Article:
Lisa Fischman Appointed Ruth G. Shapiro '37 Director of
Davis Museum and Cultural Center at Wellesley College

Dec. 14, 2009

CONTACT: Nina J. Berger, 781-283-2034,
Arlie Corday, media office,; 781-283-3321

“College museums possess unusual potential for risk taking, for surprise and transformation, and thereby not only play a vital role in the education of their local constituencies but in the cultural life of the nation.”
- Lisa Fischman

WELLESLEY, Mass. -- Wellesley College President H. Kim Bottomly announced today the appointment of Lisa Fischman as the Ruth G. Shapiro ' 37 director of the Davis Museum and Cultural Center.

Fischman, at right, who will take up her appointment on Feb. 1, has served as chief curator of the University of Arizona Museum of Art in Tucson and gallery director at the Atlanta College of Art. Trained as an Americanist, Fischman has focused on investigating the relationships among the fine arts, material culture, design and popular culture, and locates her interest “among creative spheres often presumed not to intersect.”

President Bottomly expressed her enthusiasm about the appointment. “I am excited to have Lisa Fischman take the Davis Museum into a dynamic new era,” Bottomly said. “She is an inspiring, energetic and collaborative leader, and her appointment reinforces Wellesley’s commitment to excellence in the arts – in fact, when we put administrative hiring on hold during the budget crisis last year, this was the one search we allowed to go forward. As we move into the next decade, Dr. Fischman will shape the museum’s goals and priorities as well as play a key role in enhancing the vibrancy and creativity of Wellesley’s intellectual community.”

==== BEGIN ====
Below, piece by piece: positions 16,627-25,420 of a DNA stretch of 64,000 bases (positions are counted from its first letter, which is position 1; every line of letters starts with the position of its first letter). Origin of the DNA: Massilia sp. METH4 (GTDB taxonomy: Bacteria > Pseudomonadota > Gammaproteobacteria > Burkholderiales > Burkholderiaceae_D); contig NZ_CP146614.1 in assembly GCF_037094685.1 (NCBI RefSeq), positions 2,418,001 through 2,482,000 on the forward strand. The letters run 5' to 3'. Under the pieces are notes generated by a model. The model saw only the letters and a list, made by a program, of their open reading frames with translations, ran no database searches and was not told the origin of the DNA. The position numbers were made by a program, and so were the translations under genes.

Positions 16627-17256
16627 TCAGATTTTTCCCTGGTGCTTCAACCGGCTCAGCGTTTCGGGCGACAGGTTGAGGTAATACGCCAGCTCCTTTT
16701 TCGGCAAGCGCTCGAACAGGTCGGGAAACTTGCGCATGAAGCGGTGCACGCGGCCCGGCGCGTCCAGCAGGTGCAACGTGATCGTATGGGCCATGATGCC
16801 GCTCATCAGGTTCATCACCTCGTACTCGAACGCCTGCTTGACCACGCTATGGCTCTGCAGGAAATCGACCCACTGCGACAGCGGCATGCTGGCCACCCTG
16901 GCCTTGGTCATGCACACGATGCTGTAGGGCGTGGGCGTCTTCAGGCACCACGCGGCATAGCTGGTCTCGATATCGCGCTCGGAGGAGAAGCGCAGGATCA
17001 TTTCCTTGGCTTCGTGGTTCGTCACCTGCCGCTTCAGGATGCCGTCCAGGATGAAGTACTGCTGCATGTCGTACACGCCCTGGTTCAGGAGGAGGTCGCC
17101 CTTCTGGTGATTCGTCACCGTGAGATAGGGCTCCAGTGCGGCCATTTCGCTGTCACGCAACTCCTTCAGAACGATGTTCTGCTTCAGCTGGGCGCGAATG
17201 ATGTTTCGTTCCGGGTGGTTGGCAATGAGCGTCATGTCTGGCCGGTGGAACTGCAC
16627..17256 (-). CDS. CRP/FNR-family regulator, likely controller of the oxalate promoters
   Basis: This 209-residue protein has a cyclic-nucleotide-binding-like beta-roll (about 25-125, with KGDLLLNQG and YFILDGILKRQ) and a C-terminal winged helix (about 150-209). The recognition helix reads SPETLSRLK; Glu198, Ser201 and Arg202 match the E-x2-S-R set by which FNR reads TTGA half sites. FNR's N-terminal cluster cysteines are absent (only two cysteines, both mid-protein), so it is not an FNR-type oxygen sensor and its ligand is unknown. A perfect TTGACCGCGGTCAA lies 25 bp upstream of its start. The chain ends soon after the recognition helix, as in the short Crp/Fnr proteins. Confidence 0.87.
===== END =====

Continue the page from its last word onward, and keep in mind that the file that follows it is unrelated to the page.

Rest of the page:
Bottomly emphasized the importance of the arts in history and society. “It is not an accident that the arts outlive the civilizations that produce them,” she said. “Art lives and informs forever. It is simultaneously intellectual and emotional, and there is no more powerful way to teach critical thinking, to inspire students, and to make knowledge personal, patterned and permanent.”

Karal Ann Marling, a well-known specialist in American culture and a longtime professor of art history and American studies at the University of Minnesota, called Fischman “smart, funny, determined and a great writer! Just what a scholar of art ought to be.”

Fischman said she is inspired by Wellesley’s commitment to the arts since its earliest days. “It is this tradition, the strength of the community's support and the quality of the Davis itself that I find so very appealing and so promising for the future,” she said. “I am tremendously enthusiastic about my appointment at the Davis — a museum that has long distinguished itself as an intellectual and aesthetic hub at the center of campus life — and I hope to bring a fresh perspective to this venerable institution.”